NSM Momentum Newsletter
Winter 2005 Issue
Letter from the Dean
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Dean John Bear
The recent devastation along the Gulf Coast reminds us of how the supply and cost of energy affect our lives. It is gratifying to know that many faculty members and students at the University of Houston have long been working on solutions to the world’s most critical energy-related problems. It is to those faculty and students that we dedicate this issue of Momentum.
Dr. Arther Weglein
Mission Possible: New Technology for Hydrocarbon Exploration
As the search for hydrocarbons leads energy companies far from shore, consumers pay part of the price tag for deepwater and ultra-deepwater oil drilling, which can cost up to $100 million per drilling site, with no guarantee of reward. More
Improving the Odds: Research Aids Oil and Gas Discoveries
Three research groups were recently combined to form the new Center for Applied Geosciences and Energy (CAGE). CAGE will pool both intellectual and laboratory resources to better increase the ease and accuracy of oil and gas discoveries. More
Dr. Alex Ignatiev
Benefits of Fuel Cell Technology
As the director of the UH Center for Advanced Materials, Alex Ignatiev, professor of physics, chemistry, and electrical and computer engineering is working on thin film solid oxide fuel cells whose potential uses range from matters of defense and space travel, to driving forces in the consumer market including computers and electricity.  More
Dr. Allan Jacobson
Fueling the Future: Superconductivity Research
At the Texas Center for Superconductivity at the University of Houston (TcSUH), cutting-edge research is fueling innovative technologies with applications ranging from electricity transmission and power generation to biomedicine and biosensors. More
Giving to NSM
Giving to NSM
The John C. Butler Presidential Endowed Scholarship in the Department of Geosciences is an example of effective philanthropy. It honors a friend and leader, unifies an entire college, and continues to support outstanding students. More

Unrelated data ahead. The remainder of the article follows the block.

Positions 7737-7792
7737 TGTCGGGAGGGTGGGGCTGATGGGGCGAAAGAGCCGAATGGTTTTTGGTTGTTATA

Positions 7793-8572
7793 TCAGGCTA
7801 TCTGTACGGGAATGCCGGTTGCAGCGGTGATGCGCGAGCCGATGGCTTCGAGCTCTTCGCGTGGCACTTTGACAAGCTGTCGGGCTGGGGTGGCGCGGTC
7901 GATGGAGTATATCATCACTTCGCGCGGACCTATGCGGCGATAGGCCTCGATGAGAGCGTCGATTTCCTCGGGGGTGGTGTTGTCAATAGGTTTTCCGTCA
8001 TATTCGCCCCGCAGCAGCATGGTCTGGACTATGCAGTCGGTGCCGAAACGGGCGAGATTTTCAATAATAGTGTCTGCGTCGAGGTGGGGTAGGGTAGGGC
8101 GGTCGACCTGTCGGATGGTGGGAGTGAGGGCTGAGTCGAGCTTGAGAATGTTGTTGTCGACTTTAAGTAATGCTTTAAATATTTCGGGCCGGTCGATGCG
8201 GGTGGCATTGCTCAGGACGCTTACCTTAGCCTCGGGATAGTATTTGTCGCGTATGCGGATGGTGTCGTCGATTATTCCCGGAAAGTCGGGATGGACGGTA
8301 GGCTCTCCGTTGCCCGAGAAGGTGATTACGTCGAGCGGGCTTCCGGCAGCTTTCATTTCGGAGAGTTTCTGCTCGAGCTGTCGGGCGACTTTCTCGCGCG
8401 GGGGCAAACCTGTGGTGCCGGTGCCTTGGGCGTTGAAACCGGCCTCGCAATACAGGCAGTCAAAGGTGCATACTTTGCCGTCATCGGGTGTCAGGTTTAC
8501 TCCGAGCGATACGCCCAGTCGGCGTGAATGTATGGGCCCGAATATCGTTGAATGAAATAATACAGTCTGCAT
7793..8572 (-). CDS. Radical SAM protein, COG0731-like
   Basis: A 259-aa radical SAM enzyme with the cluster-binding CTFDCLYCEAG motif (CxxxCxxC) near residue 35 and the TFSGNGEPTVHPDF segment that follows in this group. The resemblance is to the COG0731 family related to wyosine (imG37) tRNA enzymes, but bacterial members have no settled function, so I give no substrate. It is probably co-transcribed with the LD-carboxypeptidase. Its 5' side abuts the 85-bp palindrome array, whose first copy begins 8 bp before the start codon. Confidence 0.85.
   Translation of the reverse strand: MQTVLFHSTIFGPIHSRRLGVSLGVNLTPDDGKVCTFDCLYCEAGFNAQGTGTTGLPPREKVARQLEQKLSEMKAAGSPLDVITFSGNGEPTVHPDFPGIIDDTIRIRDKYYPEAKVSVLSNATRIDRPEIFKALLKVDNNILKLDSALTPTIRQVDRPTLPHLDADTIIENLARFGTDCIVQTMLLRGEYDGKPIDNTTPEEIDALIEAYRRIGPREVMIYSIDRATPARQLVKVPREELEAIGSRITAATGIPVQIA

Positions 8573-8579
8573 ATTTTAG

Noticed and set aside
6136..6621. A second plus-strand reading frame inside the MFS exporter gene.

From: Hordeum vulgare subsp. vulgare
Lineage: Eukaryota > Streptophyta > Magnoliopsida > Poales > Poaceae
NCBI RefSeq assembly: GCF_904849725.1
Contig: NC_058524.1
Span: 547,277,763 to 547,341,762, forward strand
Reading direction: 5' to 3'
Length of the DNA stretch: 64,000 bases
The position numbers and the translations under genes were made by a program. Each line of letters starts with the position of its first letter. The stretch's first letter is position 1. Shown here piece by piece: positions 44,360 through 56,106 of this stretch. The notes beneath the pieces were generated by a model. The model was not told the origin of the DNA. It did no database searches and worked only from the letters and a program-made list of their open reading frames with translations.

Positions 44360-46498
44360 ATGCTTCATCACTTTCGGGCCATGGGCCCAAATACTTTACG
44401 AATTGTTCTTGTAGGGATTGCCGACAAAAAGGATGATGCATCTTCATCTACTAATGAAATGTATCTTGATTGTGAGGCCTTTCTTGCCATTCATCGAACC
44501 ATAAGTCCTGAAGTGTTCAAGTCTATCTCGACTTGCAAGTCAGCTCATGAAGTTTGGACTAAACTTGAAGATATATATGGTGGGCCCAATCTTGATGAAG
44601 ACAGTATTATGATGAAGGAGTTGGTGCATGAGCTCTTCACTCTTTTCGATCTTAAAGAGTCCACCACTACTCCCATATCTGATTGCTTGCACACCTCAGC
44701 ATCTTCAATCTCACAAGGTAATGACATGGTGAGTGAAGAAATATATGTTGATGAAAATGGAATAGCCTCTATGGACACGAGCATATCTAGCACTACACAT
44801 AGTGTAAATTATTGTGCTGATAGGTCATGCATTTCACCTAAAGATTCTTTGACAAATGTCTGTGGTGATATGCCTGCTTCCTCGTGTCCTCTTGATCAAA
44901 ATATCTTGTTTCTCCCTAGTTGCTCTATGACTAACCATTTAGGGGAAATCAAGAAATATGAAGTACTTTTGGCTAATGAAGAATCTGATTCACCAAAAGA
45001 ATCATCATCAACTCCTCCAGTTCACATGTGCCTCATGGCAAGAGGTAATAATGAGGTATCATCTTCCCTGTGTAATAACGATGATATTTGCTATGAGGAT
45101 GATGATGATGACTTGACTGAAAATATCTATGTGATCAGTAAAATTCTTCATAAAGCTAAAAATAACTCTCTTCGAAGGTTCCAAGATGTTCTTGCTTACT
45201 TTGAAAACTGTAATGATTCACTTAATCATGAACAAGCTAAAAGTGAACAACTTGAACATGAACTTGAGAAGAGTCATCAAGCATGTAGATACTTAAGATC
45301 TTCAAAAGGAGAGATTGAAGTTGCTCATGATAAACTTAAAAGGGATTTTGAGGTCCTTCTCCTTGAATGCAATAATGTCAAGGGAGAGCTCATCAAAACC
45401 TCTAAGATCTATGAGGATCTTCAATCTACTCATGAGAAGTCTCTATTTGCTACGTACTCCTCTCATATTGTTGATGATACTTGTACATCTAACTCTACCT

Dan Wells, professor of biology and biochemistry, was recently awarded the Multiple Hereditary Exostoses (MHE) Coalition’s Humanitarian Scientific Achievement Award.  Selected from an outstanding pool of international scientists, Wells is the first recipient of the award and was chosen by the MHE Coalition for having repeatedly demonstrated his commitment to their cause.  Multiple hereditary exostoses is an inherited disorder of bone growth.
In honor of the August birthday of Yuri Kuznetsov, noted Russian computational mathematician and University of Houston M.D. Anderson Distinguished Professor of Mathematics, an international conference was held in Moscow in September.  Prior to accepting a permanent appointment at UH in 1997, Kuznetsov was one of the leading computational mathematicians in Russia.
Rebecca Forrest, a lecturer/visiting professor of physics, was recently named by the American Physical Society (APS) as the winner of the first M. Hildred Blewett Scholarship for Women in Physics.  The APS Committee on the Status of Women in Physics selected Forrest from a field of women applicants seeking to return to research.
© University of Houston 2005